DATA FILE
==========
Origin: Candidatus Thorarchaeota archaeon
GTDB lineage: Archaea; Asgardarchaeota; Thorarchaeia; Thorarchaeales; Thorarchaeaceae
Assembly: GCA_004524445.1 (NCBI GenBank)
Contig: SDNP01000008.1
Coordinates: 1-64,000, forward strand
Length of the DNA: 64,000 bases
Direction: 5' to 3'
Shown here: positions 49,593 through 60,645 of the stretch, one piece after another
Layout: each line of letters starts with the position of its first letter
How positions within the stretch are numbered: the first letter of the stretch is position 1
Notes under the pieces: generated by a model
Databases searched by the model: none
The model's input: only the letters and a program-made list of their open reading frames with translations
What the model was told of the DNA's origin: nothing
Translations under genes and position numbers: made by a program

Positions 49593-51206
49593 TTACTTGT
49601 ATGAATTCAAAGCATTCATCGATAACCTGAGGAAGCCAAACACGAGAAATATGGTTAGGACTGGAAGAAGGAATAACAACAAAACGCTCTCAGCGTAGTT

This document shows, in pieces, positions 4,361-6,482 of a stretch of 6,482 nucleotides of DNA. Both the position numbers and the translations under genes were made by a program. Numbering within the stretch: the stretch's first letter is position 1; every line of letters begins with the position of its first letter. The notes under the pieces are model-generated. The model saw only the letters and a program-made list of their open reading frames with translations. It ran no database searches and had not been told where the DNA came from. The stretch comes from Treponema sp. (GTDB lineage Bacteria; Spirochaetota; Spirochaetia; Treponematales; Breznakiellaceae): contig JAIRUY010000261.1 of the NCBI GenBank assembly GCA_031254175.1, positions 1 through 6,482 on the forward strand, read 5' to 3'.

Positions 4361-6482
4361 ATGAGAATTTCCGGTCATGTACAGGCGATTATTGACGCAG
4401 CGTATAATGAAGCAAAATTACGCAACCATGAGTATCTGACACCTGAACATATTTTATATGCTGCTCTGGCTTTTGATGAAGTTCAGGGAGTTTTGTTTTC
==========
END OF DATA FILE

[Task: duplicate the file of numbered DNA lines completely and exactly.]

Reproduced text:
Origin: Candidatus Thorarchaeota archaeon
GTDB lineage: Archaea; Asgardarchaeota; Thorarchaeia; Thorarchaeales; Thorarchaeaceae
Assembly: GCA_004524445.1 (NCBI GenBank)
Contig: SDNP01000008.1
Coordinates: 1-64,000, forward strand
Length of the DNA: 64,000 bases
Direction: 5' to 3'
Shown here: positions 49,593 through 60,645 of the stretch, one piece after another
Layout: each line of letters starts with the position of its first letter
How positions within the stretch are numbered: the first letter of the stretch is position 1
Notes under the pieces: generated by a model
Databases searched by the model: none
The model's input: only the letters and a program-made list of their open reading frames with translations
What the model was told of the DNA's origin: nothing
Translations under genes and position numbers: made by a program

Positions 49593-51206
49593 TTACTTGT
49601 ATGAATTCAAAGCATTCATCGATAACCTGAGGAAGCCAAACACGAGAAATATGGTTAGGACTGGAAGAAGGAATAACAACAAAACGCTCTCAGCGTAGTT

This document shows, in pieces, positions 4,361-6,482 of a stretch of 6,482 nucleotides of DNA. Both the position numbers and the translations under genes were made by a program. Numbering within the stretch: the stretch's first letter is position 1; every line of letters begins with the position of its first letter. The notes under the pieces are model-generated. The model saw only the letters and a program-made list of their open reading frames with translations. It ran no database searches and had not been told where the DNA came from. The stretch comes from Treponema sp. (GTDB lineage Bacteria; Spirochaetota; Spirochaetia; Treponematales; Breznakiellaceae): contig JAIRUY010000261.1 of the NCBI GenBank assembly GCA_031254175.1, positions 1 through 6,482 on the forward strand, read 5' to 3'.

Positions 4361-6482
4361 ATGAGAATTTCCGGTCATGTACAGGCGATTATTGACGCAG
4401 CGTATAATGAAGCAAAATTACGCAACCATGAGTATCTGACACCTGAACATATTTTATATGCTGCTCTGGCTTTTGATGAAGTTCAGGGAGTTTTGTTTTC